A year ago my high school was taken over by the state as a failing school. When I graduated, the school had a 95 percent graduation rate with most students continuing to college. That rate had fallen to 80 percent, which made it a failing school.
Of course, my high school wasn’t in Texas.
Here in Texas, an 80 percent graduation rate would get the school an exemplary rating.
Proposition 1 on the ballot this November would increase the homestead exemption for school district property taxes from $15,000 to $25,000. Homeowners over the age of 65 or with disabilities would receive an extra $10,000 exemption.
According to the Center for Public Policy Priorities, that would reduce property taxes in the state by an average of $125. In the current two-year budget cycle, Texas schools would lose $1.2 billion. That’s after the legislature failed to restore funding to 2011 levels when the school budget was severely slashed.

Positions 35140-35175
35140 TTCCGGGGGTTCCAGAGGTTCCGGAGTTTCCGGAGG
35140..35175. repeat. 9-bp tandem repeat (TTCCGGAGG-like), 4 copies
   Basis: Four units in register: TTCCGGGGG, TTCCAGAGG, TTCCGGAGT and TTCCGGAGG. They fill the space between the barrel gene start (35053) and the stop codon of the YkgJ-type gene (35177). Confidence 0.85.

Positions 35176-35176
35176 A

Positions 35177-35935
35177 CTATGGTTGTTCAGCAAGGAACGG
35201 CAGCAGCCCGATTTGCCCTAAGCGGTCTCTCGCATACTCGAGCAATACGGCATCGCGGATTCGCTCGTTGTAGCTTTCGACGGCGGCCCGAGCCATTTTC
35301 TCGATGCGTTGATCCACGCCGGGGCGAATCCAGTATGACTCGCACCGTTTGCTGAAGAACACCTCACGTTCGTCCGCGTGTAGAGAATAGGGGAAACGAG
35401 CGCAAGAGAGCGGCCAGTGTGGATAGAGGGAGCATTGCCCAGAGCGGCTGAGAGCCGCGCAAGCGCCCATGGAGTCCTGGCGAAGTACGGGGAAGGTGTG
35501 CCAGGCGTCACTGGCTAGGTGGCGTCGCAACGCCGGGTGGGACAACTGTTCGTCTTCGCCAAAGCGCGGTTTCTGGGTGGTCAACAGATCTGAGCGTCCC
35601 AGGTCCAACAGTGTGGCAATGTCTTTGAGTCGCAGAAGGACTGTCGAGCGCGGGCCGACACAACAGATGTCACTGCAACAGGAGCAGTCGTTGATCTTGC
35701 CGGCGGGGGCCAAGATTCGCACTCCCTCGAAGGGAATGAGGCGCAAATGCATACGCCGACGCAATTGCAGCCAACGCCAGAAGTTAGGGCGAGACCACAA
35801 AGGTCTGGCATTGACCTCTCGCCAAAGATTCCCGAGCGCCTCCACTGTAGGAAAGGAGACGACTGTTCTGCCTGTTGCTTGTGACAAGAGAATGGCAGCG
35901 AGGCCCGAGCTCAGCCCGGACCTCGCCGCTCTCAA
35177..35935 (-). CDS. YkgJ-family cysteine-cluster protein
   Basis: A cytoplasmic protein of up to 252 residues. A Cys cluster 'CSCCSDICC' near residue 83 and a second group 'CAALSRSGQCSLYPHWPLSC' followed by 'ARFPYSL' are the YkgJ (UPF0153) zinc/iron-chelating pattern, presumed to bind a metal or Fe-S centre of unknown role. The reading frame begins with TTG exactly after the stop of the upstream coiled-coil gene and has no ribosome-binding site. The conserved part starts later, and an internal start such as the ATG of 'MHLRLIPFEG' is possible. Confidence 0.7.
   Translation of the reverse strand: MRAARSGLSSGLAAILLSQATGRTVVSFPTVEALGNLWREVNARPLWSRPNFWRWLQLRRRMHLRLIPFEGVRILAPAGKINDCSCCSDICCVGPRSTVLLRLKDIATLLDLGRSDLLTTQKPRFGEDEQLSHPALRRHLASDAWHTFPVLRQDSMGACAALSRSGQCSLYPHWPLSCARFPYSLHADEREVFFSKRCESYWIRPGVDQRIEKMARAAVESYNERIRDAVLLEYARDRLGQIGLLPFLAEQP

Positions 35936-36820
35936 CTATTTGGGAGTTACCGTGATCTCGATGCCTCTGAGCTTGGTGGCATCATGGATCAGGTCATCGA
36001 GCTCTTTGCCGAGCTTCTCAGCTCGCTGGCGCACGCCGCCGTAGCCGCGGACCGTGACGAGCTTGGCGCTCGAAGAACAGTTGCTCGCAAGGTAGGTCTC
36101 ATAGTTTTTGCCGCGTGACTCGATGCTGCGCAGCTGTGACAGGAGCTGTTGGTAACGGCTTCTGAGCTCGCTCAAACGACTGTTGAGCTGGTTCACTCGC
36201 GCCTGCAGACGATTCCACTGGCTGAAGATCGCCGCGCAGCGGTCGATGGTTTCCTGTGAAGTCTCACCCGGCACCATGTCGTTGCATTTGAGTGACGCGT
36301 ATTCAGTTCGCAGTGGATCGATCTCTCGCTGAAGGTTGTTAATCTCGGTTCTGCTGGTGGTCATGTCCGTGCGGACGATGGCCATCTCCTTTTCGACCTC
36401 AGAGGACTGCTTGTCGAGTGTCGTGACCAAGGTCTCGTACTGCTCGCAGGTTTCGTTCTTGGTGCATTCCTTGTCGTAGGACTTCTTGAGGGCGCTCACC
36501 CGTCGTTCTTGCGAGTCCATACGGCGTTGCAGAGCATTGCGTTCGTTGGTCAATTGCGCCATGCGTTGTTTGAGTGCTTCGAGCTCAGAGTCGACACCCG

But this amendment to the state constitution would replace that money from the general fund. So there would be $1.2 billion taken out of other state services.
So it’s not just to hell with our kids, because they’re just not worth it. It’s to hell with higher education. To hell with mammograms. To hell with roads. To hell with just about anything else that’s already poorly funded in this state.
But don’t worry. As long as we have our priorities in order, there’s Proposition 7, because we know what’s important.
Prop 7 would reduce the general fund — you know, that fund that’s going to now fund education — by $5 billion, in order to fund highways.
Yes, we need roads. Yes, we need good public schools. But, yes, we need to pay for them.
I’m not going to begin to ramble on about graduation rates vs. incarceration rates and the costs of each. Let me be blunt. If you believe $125 in your pocket once a year is worth more than a growing and vibrant economy that’s so closely linked to having good schools, then vote for the crap that came out of the Legislature.